flawed cookies who did their best.
Single cookies, queer cookies, cookies of color,
homeless cookie families sleeping the car,
obsolete cookies broken down on the information
highway. Sad cookies, silent cookies,
loud cookies, loved cookies, your cookies,
my cookies our cookies, all cookies
God’s cookies, strange sweet hapless cookies
marked each one by the Imago Dei,
oh the Father the Son the Mother The Daughter
and the Holy Ghost all love cookies,
love all cookies, God’s mouth is full
of cookies, God chews and swallows and flings
hands wide in joy, the crumbs fly
everywhere, oh God loves us all.

You Are Rare Art (Before I Met You)

Before I met you, you were already a rare piece of art. Grey background, yellow flourishes, black shadows, peach strokes, all overlaid with strands of gold.

You are rare, a type of art that takes time and talent to appreciate, to understand, to comprehend.

pollock
Jackson Pollock, Number 5, 1948

Sometimes I’m not in the mood for Art, though. I don’t want to spend the time. And that is the worst thing I (we) can do. To never take the time to take a step back and appreciate a good canvas.

When I’m not thinking artistically, I find myself sometimes wanting to add to the picture. Do you ever want to adjust a painting? (Maybe some people come to mind—your brother, a parent, perhaps one of your students.) Do you ever meet a new person and think, “Well if I could fix just this one thing, then they’d be a really nice person.” “I like her, but this Thing really bothers me about her.” “Such a nice guy, but did you know This?”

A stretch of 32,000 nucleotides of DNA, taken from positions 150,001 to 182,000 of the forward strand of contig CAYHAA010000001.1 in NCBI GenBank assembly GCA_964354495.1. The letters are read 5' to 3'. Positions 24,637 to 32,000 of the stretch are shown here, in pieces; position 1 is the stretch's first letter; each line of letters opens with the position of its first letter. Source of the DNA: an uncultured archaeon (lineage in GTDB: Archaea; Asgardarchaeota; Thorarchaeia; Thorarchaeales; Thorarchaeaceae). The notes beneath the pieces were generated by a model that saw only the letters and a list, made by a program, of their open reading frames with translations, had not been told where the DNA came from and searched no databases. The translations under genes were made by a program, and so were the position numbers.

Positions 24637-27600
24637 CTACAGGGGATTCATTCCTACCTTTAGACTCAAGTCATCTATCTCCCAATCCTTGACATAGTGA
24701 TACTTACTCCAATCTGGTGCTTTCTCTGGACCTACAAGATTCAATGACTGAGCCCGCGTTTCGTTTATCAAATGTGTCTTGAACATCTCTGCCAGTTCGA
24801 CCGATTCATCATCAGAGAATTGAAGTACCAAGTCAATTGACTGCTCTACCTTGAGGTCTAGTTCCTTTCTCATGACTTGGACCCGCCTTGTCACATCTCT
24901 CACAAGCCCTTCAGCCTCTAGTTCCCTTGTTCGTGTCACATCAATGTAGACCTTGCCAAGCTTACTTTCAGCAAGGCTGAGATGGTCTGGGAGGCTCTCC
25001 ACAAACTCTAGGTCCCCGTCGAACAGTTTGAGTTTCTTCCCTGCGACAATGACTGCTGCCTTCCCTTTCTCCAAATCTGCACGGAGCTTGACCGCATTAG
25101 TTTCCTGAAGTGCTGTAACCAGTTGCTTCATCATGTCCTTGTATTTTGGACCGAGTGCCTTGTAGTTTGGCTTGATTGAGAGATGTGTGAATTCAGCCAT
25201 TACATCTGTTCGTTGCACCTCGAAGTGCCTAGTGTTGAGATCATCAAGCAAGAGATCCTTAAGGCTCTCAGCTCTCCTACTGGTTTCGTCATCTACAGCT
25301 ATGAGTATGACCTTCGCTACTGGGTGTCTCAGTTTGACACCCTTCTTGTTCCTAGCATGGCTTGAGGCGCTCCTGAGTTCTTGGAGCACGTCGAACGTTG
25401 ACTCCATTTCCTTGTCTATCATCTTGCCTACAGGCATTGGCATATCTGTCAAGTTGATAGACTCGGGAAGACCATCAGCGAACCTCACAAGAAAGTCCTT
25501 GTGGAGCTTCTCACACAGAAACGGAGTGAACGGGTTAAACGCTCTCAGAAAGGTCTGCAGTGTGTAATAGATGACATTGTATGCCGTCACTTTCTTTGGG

I learned something this week: Nobody asked you. Nobody asked you to change a painting. Nobody asked you to “fix” a “broken” picture. Nobody asked you to create anyone.

You know, people really are who they are, whether or not you affirm them.

But sometimes we get struck with a savior complex, and we feel like it’s our duty to change people. When I run up against this, it always turns out badly.

My own impulse to “fix” people, and my inability to see, to listen, and to understand, remind me of the impulsive and sensual Dmitri in Dostoevsky’s The Brothers Karamasov, who in his love-stricken state, cannot bear the facts about Grushenka, a disloyal woman.

Dmitri reasons to himself: “‘If she’s sitting at Kuzma’s, she won’t go to Fyodor Pavlovich . . . if only she’s not lying,’ he added at once… His jealously was precisely of such a sort that, separated from the beloved women, he at once invented all kinds of horrors about what was happening with her, and how she had gone and ‘betrayed’ him; but, running back to her, and shaken, crushed, convinced irretrievably that she had managed to betray him, with the first look of her face, at the gay, laughing, tender face of this woman, his spirits would at once revive, he would at once lose all suspicion, and with joyful shame reproach himself for his jealousy.”